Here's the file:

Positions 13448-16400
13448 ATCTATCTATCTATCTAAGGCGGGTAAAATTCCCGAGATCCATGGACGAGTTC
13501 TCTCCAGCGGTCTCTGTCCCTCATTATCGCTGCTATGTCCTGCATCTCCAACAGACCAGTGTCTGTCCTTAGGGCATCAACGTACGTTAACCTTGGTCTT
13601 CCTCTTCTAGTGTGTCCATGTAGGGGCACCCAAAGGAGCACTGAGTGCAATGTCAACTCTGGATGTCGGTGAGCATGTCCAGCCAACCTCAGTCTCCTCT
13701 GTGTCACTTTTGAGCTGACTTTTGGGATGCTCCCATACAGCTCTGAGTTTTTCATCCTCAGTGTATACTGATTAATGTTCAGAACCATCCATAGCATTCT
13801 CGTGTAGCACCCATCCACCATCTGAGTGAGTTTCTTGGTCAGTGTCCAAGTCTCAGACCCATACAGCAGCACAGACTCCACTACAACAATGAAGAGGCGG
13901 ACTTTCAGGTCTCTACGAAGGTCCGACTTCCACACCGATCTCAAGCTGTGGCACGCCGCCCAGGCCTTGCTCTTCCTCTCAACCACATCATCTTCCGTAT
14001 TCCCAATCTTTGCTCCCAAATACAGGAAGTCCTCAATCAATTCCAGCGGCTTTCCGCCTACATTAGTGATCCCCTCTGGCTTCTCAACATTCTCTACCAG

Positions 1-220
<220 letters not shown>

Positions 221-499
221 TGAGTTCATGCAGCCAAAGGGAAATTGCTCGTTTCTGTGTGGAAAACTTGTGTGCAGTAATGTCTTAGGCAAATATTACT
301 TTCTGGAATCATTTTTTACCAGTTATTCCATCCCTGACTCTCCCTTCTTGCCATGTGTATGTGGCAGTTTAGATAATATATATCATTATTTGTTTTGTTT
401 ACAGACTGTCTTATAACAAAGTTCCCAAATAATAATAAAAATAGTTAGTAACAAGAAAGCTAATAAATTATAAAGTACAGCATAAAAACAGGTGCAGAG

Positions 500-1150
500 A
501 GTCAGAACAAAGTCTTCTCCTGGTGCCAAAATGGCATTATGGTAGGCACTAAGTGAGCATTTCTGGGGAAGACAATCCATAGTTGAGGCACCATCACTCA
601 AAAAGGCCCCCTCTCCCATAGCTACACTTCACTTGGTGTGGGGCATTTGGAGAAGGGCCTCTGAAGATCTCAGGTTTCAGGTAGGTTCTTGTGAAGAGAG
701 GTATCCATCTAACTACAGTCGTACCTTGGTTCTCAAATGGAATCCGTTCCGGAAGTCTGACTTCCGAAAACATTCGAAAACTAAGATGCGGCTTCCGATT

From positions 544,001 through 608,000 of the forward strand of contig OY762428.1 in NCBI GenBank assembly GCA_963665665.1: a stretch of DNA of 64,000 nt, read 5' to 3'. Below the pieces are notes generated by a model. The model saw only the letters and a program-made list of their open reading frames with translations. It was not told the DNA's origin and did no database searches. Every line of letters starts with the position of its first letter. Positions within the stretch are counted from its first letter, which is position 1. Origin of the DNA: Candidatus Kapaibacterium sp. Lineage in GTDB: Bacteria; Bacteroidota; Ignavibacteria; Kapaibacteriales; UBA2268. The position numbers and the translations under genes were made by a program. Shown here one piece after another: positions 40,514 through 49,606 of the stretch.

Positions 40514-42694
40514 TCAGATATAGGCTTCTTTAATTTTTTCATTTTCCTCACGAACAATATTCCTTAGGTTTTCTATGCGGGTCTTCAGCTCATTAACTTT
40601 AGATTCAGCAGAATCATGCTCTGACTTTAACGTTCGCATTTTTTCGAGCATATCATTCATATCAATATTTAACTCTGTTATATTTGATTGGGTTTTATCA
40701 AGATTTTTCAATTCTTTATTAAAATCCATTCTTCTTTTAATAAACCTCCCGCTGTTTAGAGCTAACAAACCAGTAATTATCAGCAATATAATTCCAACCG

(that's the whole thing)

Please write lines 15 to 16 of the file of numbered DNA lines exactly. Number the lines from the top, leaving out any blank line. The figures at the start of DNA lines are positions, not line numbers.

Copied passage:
Positions 500-1150
500 A